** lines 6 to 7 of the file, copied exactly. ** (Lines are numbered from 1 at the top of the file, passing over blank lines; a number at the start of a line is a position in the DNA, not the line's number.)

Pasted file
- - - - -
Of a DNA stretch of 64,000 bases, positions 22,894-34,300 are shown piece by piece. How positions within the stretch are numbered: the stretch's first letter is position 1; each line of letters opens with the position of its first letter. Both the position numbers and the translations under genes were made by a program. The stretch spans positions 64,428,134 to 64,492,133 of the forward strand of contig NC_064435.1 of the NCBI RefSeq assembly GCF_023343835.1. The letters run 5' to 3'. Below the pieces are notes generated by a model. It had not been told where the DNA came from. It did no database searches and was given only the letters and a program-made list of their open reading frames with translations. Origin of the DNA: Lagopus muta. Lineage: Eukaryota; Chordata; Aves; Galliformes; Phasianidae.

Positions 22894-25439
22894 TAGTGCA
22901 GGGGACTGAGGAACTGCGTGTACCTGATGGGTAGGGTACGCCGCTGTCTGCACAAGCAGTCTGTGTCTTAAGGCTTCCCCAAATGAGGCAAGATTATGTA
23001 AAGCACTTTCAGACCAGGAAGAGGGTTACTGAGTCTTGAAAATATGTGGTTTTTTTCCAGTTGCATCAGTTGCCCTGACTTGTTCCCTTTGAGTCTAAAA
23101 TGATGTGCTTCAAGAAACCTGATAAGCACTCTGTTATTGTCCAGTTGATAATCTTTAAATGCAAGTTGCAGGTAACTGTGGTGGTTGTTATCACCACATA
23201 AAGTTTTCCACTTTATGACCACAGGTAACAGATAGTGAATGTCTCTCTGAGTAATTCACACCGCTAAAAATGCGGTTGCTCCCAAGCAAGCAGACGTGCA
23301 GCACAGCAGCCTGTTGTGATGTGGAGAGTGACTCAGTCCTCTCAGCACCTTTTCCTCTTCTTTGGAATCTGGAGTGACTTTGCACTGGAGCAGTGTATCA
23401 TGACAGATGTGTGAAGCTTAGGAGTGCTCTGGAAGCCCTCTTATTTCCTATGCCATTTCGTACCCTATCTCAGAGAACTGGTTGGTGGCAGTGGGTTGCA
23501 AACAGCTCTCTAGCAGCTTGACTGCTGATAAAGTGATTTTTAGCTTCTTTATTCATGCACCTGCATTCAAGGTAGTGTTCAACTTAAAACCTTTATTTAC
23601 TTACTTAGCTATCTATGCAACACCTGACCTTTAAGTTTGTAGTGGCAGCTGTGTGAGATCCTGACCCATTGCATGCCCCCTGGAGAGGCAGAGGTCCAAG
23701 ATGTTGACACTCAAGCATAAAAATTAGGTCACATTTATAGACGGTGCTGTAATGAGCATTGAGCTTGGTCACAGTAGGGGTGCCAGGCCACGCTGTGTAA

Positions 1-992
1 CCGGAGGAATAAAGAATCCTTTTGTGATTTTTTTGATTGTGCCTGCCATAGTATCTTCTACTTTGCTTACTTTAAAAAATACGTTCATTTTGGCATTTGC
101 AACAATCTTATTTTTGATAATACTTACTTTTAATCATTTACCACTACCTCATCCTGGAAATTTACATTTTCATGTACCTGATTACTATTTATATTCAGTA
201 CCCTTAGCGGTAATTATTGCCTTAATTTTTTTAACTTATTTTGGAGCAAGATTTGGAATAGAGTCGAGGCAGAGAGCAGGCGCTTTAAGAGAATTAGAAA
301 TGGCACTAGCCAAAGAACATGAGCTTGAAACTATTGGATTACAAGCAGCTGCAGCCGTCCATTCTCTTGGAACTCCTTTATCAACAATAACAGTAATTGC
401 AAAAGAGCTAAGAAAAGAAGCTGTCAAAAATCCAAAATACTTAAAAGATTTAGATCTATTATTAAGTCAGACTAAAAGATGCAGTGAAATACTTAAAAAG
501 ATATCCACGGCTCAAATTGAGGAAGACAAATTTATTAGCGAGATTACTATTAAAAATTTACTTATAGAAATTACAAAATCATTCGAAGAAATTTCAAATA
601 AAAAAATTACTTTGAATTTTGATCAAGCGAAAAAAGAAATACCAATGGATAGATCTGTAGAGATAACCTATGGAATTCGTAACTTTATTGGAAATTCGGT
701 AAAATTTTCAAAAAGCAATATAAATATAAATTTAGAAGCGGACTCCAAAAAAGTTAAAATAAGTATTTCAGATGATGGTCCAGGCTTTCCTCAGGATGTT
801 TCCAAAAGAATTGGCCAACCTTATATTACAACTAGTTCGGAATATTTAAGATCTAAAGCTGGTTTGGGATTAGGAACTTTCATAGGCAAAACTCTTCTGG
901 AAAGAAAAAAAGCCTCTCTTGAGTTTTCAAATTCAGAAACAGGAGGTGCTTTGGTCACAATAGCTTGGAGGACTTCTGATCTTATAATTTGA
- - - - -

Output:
23101 TGATGTGCTTCAAGAAACCTGATAAGCACTCTGTTATTGTCCAGTTGATAATCTTTAAATGCAAGTTGCAGGTAACTGTGGTGGTTGTTATCACCACATA
23201 AAGTTTTCCACTTTATGACCACAGGTAACAGATAGTGAATGTCTCTCTGAGTAATTCACACCGCTAAAAATGCGGTTGCTCCCAAGCAAGCAGACGTGCA